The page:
Fragility Factors: Risks and Prevention

Premier Health providers answer frequently asked questions about fragility fractures along with the risks and prevention factors for women as they age.

What are the risk factors for a fragility fracture?

Dr. Jennifer Jerele talks about patients who are at possible risk for fragility fractures. Click play to watch the video or read the transcript.

What are the risk factors for a fragility fracture?

Patients most at risk for fragility fractures first of all are actually women. They have a three to four times likelihood of having osteoporosis, osteopenia, and then sustaining a fracture as that puts them at risk. So this includes women who have a low Body Mass Index (BMI) actually because they don't have that weight bearing that causes them to increase your bone mass and also then, a family history is a huge part of that. So if your mom and grandma have had a diagnosis of osteoporosis or have had a hip fracture, or a wrist fracture then you're at a higher likelihood of sustaining that same type of injury, and have that same risk yourself.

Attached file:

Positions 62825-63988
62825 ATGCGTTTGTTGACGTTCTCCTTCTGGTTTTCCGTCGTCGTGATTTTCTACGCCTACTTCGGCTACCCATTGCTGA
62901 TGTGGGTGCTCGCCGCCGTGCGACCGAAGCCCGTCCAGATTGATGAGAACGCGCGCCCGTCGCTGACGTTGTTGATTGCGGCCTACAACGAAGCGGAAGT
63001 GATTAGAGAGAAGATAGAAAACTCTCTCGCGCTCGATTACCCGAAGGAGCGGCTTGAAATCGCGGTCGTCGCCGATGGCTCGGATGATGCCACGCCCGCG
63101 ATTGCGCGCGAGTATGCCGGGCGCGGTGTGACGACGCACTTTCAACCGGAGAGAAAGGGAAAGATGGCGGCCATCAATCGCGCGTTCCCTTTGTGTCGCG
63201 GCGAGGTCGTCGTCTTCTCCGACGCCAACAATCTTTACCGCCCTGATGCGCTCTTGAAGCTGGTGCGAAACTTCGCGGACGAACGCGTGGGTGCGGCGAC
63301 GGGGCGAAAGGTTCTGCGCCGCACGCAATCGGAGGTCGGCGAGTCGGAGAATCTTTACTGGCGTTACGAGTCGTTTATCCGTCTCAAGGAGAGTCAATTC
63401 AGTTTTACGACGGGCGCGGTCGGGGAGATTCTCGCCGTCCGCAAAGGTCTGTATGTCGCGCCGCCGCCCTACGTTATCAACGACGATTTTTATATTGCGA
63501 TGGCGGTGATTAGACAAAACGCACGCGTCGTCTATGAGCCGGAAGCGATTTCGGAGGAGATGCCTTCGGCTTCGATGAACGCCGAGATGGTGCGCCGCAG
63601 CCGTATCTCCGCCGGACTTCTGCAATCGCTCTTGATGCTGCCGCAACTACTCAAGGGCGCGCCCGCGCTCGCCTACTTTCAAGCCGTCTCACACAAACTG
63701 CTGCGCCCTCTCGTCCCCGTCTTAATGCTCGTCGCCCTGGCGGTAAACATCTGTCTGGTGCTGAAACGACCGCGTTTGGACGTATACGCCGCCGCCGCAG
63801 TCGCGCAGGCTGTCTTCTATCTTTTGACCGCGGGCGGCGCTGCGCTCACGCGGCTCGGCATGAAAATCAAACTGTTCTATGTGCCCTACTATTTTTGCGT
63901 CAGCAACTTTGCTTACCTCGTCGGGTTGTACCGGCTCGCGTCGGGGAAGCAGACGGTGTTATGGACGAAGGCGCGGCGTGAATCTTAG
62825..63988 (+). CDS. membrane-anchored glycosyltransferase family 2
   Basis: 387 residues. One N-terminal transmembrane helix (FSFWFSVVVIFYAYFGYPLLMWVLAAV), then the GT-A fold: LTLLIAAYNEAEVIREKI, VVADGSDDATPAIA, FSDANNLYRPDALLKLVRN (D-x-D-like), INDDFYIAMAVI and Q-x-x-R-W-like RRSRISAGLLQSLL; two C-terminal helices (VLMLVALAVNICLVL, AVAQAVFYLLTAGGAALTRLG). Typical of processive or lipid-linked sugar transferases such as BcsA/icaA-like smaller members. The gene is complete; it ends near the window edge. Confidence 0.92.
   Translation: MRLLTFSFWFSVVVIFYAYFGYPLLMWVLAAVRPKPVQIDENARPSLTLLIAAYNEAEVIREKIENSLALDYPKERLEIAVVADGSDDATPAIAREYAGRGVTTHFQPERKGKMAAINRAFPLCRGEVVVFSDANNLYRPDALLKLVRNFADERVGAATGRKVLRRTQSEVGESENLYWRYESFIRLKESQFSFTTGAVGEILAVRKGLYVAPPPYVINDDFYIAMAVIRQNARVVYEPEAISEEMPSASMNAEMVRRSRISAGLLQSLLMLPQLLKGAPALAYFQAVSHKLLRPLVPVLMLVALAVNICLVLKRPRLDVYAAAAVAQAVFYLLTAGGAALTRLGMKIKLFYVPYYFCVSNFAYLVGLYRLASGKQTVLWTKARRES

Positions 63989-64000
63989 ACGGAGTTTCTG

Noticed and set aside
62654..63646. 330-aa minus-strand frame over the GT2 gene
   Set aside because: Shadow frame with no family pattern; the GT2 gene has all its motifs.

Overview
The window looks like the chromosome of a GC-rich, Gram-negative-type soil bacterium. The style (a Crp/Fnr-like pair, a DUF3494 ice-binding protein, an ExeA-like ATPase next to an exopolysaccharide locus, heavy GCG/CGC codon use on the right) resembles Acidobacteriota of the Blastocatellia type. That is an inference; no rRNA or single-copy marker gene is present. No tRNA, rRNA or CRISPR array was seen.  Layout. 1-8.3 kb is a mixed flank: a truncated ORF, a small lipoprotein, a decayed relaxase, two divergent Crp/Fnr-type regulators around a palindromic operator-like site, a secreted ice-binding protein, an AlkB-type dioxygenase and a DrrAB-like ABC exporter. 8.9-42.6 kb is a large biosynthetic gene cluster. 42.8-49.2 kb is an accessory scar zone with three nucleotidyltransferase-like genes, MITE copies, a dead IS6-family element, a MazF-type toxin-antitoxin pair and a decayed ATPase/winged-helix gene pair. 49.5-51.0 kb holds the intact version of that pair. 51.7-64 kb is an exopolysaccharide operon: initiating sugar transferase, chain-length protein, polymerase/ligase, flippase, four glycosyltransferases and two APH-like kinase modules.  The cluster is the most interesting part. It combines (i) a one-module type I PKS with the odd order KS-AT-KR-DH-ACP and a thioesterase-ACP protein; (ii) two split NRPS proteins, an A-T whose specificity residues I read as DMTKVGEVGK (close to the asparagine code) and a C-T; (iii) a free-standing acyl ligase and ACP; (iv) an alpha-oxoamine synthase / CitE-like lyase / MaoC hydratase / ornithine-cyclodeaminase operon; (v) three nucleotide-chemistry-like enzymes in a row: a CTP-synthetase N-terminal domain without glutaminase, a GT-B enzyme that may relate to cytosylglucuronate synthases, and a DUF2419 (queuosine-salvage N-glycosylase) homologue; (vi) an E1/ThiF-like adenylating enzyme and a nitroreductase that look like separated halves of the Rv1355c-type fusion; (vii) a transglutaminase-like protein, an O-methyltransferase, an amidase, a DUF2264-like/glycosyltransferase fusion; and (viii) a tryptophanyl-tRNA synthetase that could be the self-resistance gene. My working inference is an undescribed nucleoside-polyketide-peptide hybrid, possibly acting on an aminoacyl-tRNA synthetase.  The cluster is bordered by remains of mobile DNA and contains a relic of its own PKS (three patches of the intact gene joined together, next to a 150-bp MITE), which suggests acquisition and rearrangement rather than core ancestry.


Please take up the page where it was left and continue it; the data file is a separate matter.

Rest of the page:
Women are most at risk for fragility fractures. They have a three to four times greater likelihood of having bone density loss (osteopenia or osteoporosis) and then sustaining a fracture. This includes women who have a low Body Mass Index (BMI) because they don't have that weight bearing that causes your bone mass to increase. Also, family history is very important. So if your mom and grandma have had a diagnosis of osteoporosis or a hip or wrist fracture, then you're at a higher likelihood of sustaining that same type of injury.

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Source: Jennifer Jerele, MD, Premier Orthopedics